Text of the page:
Nonetheless, the findings suggest that marriage is more important in Norway than often assumed. Focus group research found that marriage is associated with romance and love, even if it occurs sometime after childbearing (Lappegård and Noack 2015), or as a capstone later in life (Holland 2017). Although cohabitation may seem to be identical to marriage superficially, marriage may be indicative of a closer partnership on a deeper level. Marriage for women may be symbolic of a more committed loving relationship, and if marriage does not happen by midlife, the lack of marriage might have detrimental effects on SWB. The elimination of marriage effects when we include relationship satisfaction suggests this may be the case. On the one hand, the results may indicate that relationship quality is more important than type of partnership, and cohabiting and married women have similar SWB. On the other hand, relationship satisfaction may instead be a proxy for marriage given that happier couples are generally more likely to marry (Wiik et al. 2009). Then again, the marital contract may in fact improve relationship quality for women. Thus, although we urge caution in interpreting this result one way or the other, it seems to be plausible that marriage, on average, has positive effects for women in Norway.
Third, our results demonstrate the heterogeneity of treatment effects for German men and British and Australian women. Partnered individuals who have a lower propensity to marry based on childhood selection mechanisms (ATC) have lower SWB if they cohabit rather than marry. Those who have a high propensity to marry (ATT), on the other hand, would not receive any benefits from marriage. For German men and Australian women, controlling for selection mechanisms and partnership experiences eliminates differences between cohabitation and marriage, again demonstrating that selection is more consequential for SWB than partnership status.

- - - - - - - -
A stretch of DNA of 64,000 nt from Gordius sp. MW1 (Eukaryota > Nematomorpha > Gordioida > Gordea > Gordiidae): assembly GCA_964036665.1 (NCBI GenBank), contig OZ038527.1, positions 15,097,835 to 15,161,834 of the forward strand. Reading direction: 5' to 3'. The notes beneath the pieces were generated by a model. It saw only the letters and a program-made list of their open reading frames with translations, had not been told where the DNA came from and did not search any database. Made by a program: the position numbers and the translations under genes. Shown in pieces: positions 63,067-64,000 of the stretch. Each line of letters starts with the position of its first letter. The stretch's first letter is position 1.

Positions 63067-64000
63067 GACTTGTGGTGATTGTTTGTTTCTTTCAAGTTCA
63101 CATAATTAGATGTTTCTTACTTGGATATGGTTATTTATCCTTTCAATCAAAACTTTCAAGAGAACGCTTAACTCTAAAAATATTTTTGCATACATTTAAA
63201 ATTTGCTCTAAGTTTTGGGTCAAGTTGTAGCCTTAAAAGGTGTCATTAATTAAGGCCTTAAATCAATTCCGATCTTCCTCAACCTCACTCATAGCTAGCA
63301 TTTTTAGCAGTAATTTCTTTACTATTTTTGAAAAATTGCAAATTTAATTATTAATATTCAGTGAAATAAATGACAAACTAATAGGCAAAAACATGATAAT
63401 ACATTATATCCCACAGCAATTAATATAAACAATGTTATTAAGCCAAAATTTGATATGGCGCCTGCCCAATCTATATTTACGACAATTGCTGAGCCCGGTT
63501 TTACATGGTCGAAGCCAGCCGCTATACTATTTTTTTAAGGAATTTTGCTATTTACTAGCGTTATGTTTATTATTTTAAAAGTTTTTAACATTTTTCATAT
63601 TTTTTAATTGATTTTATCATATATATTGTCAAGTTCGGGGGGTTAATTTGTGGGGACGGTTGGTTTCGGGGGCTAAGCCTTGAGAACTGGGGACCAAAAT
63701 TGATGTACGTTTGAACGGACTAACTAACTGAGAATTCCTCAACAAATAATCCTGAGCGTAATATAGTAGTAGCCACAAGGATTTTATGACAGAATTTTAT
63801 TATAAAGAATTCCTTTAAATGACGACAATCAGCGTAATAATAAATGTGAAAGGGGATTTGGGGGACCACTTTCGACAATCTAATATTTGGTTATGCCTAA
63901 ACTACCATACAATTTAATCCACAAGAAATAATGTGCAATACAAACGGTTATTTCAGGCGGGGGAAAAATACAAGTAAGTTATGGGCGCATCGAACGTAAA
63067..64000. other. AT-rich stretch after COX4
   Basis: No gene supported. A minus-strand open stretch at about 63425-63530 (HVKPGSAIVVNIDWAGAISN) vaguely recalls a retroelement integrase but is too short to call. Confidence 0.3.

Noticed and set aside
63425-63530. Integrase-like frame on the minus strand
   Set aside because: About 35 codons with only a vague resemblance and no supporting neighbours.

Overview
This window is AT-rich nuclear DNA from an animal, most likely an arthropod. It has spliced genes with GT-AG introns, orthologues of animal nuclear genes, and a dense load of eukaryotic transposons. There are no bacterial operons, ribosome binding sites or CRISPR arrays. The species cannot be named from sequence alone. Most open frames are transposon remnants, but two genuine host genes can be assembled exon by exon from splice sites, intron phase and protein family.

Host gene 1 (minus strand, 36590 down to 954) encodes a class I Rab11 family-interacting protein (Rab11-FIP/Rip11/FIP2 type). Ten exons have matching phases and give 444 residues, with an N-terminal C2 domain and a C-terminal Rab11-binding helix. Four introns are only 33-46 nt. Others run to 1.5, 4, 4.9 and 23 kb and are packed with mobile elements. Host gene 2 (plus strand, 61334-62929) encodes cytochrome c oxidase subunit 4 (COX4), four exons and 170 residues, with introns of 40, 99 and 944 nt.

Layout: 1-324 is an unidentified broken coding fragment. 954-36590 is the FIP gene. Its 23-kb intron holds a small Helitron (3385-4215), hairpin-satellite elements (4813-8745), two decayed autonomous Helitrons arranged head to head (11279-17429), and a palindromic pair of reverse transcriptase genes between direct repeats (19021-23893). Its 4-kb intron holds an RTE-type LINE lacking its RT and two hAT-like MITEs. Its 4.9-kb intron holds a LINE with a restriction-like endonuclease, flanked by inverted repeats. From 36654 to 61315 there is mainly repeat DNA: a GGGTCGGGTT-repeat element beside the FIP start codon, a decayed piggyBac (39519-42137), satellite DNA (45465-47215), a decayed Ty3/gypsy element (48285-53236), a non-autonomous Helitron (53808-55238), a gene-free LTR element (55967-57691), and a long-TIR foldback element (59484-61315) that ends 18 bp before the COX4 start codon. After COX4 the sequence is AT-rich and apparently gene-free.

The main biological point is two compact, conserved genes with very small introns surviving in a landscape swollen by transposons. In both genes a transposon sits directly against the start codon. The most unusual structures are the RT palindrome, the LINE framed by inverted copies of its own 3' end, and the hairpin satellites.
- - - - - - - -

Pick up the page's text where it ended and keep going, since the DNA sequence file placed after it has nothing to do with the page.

For British women, however, we find the persistent effect of marriage on SWB for those who are less likely to marry, despite the large number of controls. These results suggest that marriage may provide some benefits for disadvantaged women, as was also found in a study on mental well-being (Perelli-Harris and Styrc 2018). Our findings here, however, indicate that women from disadvantaged backgrounds would be better off if they did marry, but not because they or their partners have low education, poor employment conditions, or low income, which would make them unhappy. Instead, marriage seems to be associated with happiness for other reasons. The findings could be due to unobserved selection mechanisms related to personality, appearance, or other psychological factors that make them less-attractive marriage partners. On the other hand, they may be unhappy because they do not want to marry partners who do not live up to their expectations, or they may disagree about whether to get married, which could have a greater effect on women than men. The mediating effect of relationship quality suggests this may be the case; those who have higher-quality relationships marry and have higher levels of SWB. Qualitative research provides a deeper explanation for this finding: focus group participants from all educational levels in Britain generally agreed that marriage signaled a more committed relationship than cohabitation, but low-educated women stated that although they would like to marry, cohabitation was more common among their peers. For these women, marriage was a low priority compared with other responsibilities such as housing and children, but they nonetheless aspired to have a wedding (Berrington et al. 2015), and perhaps they were unhappier because they could not achieve their goals.